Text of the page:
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Veolia international group : focus on training

19/04/2017
minn Camille POIRAUD
Lingwa: EN
Document available also in: FR NL

During the conference "Journées Vincent Merle", which was held in Pessac (Bordeaux - France) on 17 and 18 January 2017, a workshop was dedicated to: Business as a place for the acquisition and recognition of experience. The organisations invited to attend were Pôle Emploi (national employment agency), Michelin (international group), GT Location (company) and Veolia (international group). This last was represented by Philippe de Marcillac, Deputy CEO of Campus Veolia Sud-Ouest, who described the group's training policy. Key issues are the proposal to issue trades-related certificates and diplomas, and the encouragement of trainers coming from within the business. How are these translated into action? What are Veolia's specific areas? What trends are emerging in the medium term?

 

Training tailored to the trade

Veolia is an international group which carries out multiple environment-related activities covering water, waste and energy management.

The first Campus Veolia France were created twenty years ago. Today, they are to be found in four sites: Nantes (Atlantique); Meyzieu (Centre Est); Jouy-Le-Moutier (Île-de-France); and Ibos (Sud-Ouest). This distribution responds both to creating territorial cover and to specialisation, to meet the needs which may arise in each of the regions*.

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Eric Brouillat, Campus Communications Unit Manager, explains that 80% of employees accepted are blue-collar workers: operators and technicians, and 70% of the training offered relates to operational functions: the core of the business.  This emphasis on the training of the less well-qualified responds to the commitment to internal promotion (for those already employed).

Historically, it is also explained by the absence of a standardised programme for these trades which even today, are often either unknown, or little known, to the general public. Hilaire de Chergé, former Campus director, writes:  "This lack of appeal was due to the poor image of these trades, rather than to any lack of real interest. In fact, unexciting names such as dustman, cleaner, drain and sewer cleaner or boiler maintenance man obscure a multitude of trades in the waste, industrial cleaning or energy divisions, which often require qualifications, the use of sophisticated machinery and the capacity to take many job-related decisions." (in Le Journal de l'Ecole de Paris du Management, 2010/6 (N°86)).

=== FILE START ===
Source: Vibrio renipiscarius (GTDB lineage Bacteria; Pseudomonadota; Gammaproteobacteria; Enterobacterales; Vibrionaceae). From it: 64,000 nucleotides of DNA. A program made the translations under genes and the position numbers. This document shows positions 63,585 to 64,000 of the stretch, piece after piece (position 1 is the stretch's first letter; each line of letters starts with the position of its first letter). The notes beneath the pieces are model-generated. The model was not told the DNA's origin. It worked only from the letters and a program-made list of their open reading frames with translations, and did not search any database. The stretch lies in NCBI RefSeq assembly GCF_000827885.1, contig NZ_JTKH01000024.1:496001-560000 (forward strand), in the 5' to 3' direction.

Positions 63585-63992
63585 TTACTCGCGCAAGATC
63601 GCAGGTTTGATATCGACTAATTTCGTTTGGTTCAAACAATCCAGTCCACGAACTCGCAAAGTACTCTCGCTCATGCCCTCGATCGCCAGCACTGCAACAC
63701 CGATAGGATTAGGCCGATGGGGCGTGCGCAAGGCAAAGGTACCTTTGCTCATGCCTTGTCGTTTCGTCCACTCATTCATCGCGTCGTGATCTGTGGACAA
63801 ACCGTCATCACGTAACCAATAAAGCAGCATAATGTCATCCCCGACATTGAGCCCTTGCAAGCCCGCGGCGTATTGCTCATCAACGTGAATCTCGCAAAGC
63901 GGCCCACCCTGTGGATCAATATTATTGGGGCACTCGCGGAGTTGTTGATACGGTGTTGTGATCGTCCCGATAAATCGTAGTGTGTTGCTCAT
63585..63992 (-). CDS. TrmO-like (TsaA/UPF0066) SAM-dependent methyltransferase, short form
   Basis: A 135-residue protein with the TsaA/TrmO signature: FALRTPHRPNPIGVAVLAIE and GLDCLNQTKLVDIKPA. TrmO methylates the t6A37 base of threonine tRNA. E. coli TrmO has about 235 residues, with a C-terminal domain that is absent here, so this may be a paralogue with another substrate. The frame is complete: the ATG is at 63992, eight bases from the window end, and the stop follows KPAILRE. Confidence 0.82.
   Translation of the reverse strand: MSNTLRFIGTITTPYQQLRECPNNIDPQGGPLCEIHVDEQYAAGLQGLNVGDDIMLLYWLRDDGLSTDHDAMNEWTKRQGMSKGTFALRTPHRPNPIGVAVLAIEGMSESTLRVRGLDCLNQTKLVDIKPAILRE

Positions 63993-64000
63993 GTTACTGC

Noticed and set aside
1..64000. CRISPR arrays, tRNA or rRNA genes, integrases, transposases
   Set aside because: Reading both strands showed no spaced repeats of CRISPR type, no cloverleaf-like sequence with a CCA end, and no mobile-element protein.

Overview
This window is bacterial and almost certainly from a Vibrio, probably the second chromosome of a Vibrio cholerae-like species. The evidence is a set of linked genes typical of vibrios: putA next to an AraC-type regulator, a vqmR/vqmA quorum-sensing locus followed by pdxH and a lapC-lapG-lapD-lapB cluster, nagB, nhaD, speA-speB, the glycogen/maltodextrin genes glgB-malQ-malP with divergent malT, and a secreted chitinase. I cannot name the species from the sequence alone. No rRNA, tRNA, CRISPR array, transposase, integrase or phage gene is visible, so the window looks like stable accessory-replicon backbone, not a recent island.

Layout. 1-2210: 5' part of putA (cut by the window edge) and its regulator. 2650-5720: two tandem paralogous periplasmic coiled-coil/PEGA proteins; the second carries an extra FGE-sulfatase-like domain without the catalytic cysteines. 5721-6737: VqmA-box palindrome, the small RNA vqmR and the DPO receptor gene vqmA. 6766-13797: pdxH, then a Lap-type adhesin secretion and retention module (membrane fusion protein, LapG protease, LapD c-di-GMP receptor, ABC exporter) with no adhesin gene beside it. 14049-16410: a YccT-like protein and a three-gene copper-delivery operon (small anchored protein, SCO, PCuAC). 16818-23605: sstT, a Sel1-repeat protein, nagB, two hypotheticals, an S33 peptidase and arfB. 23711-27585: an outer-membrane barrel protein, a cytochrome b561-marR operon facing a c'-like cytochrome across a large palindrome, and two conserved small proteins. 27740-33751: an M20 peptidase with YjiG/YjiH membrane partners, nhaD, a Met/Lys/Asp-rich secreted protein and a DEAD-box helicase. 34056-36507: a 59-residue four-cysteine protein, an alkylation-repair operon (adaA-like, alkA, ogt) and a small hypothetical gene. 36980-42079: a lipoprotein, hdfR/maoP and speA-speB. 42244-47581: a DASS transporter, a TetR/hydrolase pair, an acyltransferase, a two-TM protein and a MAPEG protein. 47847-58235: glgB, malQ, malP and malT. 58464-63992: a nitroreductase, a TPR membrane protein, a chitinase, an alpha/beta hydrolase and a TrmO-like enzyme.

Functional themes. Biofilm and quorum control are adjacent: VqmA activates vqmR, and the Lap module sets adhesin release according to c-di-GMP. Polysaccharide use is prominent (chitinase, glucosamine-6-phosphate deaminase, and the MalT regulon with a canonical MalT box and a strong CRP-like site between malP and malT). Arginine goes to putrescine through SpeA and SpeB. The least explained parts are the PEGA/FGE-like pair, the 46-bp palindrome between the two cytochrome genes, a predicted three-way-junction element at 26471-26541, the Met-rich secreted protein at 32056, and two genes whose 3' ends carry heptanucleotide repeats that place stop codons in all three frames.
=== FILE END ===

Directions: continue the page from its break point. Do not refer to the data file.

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Training mainly takes place in work situations In this way, alternance is at the heart of Veolia's training policy. The Campuses are also CFAs (Vocational Training Centres) allowing them to prepare certificates and diplomas ranging from CAPs (Certificate of Professional Aptitude) to Master's degrees.

Academic partnerships form an important part of the training, so that it can be recognised outside the group, and so that trainees remain free to develop their careers. However, most of them are recruited into the group at the end of their courses. This training policy also creates the effect of encouraging staff loyalty.

 

 

Other interviews can be seen on Veolia's Youtube channel.

 

Evaluation of employees' experience and skills